7 Quick Takes Friday #10?!

Those of you who may have checked out the above site last week will have discovered that the Jennifer had taken the week off as part of fast from the Internet.  I’m not about to try anything that crazy just yet.  Suffer on.

I hope that I’m not the only person who is something far shy of surprised that the little boy floating away in a weather balloon thingy that apparently dominated the media yesterday may not have been the innocent accident it was initially reported as by the family.   Just Googling the family name should have turned up enough half-baked YouTube clips and other media endeavors to warrant some further probing into the event. 

That being said, the remaining posts for this week all center around various aspects of health care and the law here in the United States.  Some of you may remember this ancient news story from last week about the conviction of a Wisconsin couple who prayed rather than seek medical attention for their sick daughter, resulting in her death.

The article really doesn’t do justice to the murkiness of the law at the crossroads of religion and health.  And it is interesting to note that lawmakers are resolving to solve this situation by removing religious exemptions for cases of neglect and abuse.  What the heck does that mean?  If you don’t take your child to the doctor at the first sniffle, are you opening yourself up for a case of neglect and abuse?  How about attempting to better define when failure to seek medical care ceases to become a matter of ignorance or simply poor judgment, and becomes something prosecutable, like neglect or abuse?  Who gets to make that call on when that line is crossed, and what legal codification is going to simplify this any? 

None that I can think of.  Fortunately, who would think to argue that the death of their child was as much an issue of innocent ignorance as it was a religiously motivated decision?

This couple.

I find it interesting how the reporter leads off with the weight of the child, as though that is indicative of some sort of abuse or neglect.  A two-year old boy that weighs 32 pounds is certainly nothing abnormal, and perhaps even on the larger side of the scale. 

I also find it interesting that the entire story almost is taken up with the religious aspect of the case, when the parents aren’t even attempting to defend themselves on religious grounds.  Rather, they’re arguing that they thought their child just had a cold, and therefore didn’t see a reason to seek medical assistance.  The judge states that “Your child needed medical care.  As parents, that what your duty is, and that’s why you are here in court today.”  The article doesn’t mention whether or not the parents have other, older children.  I certainly know that we were a lot more paranoid about colds with our firstborn than with our younger children.  And as parents, you’re responsible for best knowing your child and attempting to provide for their needs on that basis.  Sometimes a doctor can be helpful in that process.  Sometimes not.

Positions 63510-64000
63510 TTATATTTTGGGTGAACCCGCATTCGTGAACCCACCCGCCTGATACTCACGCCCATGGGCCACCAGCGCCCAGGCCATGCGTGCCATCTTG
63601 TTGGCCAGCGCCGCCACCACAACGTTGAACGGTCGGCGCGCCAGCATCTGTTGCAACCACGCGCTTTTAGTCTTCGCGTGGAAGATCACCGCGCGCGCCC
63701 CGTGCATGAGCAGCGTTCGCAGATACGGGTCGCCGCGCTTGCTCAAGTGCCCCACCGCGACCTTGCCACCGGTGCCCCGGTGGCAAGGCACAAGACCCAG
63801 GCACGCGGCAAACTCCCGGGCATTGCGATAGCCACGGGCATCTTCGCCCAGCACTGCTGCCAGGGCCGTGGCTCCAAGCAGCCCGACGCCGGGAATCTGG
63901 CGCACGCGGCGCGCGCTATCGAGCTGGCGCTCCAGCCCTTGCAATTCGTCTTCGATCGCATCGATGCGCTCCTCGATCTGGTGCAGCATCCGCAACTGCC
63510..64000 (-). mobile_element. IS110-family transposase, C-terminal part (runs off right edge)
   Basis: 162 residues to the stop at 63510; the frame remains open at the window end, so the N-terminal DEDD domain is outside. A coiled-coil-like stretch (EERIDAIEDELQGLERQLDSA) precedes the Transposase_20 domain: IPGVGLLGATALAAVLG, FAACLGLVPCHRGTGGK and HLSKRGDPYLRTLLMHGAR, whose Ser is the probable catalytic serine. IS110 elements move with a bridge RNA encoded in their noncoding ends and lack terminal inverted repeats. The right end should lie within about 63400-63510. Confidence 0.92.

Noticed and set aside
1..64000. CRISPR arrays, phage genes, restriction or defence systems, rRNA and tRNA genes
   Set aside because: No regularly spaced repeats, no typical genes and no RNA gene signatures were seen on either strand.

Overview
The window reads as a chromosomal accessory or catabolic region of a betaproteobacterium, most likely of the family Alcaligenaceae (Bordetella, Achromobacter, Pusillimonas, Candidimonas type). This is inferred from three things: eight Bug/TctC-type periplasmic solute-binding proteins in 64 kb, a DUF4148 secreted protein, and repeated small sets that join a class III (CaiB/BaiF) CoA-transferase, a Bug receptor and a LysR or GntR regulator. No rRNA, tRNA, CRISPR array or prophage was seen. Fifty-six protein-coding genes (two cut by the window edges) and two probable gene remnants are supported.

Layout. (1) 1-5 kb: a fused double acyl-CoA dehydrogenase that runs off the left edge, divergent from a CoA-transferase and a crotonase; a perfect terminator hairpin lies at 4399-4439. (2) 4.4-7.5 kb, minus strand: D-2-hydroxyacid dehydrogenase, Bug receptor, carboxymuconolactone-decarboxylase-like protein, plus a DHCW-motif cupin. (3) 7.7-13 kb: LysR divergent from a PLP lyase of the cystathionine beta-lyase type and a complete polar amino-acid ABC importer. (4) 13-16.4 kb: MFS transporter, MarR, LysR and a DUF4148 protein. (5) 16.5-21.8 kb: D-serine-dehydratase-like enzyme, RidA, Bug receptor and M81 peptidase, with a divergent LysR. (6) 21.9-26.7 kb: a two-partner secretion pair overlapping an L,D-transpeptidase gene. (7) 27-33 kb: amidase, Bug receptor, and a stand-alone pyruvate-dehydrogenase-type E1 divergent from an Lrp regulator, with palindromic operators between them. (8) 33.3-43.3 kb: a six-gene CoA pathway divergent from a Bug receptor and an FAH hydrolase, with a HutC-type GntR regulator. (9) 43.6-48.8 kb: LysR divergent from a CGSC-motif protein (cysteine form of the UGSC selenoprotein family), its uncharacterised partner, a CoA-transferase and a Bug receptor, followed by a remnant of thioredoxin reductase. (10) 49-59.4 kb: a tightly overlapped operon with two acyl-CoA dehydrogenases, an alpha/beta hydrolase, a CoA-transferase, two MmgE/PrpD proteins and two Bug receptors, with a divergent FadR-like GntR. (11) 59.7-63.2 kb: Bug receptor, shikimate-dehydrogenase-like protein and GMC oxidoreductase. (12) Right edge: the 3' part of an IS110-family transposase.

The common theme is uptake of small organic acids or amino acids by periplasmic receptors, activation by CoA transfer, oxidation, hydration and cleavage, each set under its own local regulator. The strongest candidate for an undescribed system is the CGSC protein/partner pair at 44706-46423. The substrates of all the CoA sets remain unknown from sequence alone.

I believe that the parents should have taken the child to the doctor, especially if religion was not a compelling factor in their decision not to.  Especially if (and it’s unclear if they tried this) they tried to deal with the cold through aspirin or other over-the-counter options.  But if the child showed improvements and then relapsed?  That’s a tough call.  And no mention was made of the family’s situation in terms of finances or health insurance.  For many folks, the idea of an expensive doctor’s appointment or an interminable wait in ER would be enough to keep them searching for quicker, less expensive solutions.

I found this editorial by the CEO of the Coca-Cola company to be rather interesting.  It appeared in the Wall Street Journal last week.   At one level, his argument has merit – there are plenty of factors in the growing obesity problem in the United States.  On the other hand, I felt his blatant appeal to economics and utilitarianism in the final paragraph to be out of place.  I’m sure that cigarette companies employed a lot of people before they fell under the legislative hammer.  Clearly, when people’s lives are at stake, arguing about employment figures is really a moot issue.

Who ultimately should have the power to make health decisions?  Is this a personal decision, or a communal one?  This is a great, short piece by the Christian Science Monitor discussing the ratcheting up of rhetoric regarding the H1N1 threat. 

Should individual liberty place a community – even a nation – at risk?  Should the interests of the community take precedent over an individual’s freedom of body?  I’m sure that if arguments were being made that abortions had to be eliminated because they were a threat to our greater community, there would be a holy terror of shrieks of outrage regarding the sanctity of decision-making authority that every woman has over her body – regardless of the potential impact on anyone else (like the father, or the unborn baby, to name just a few).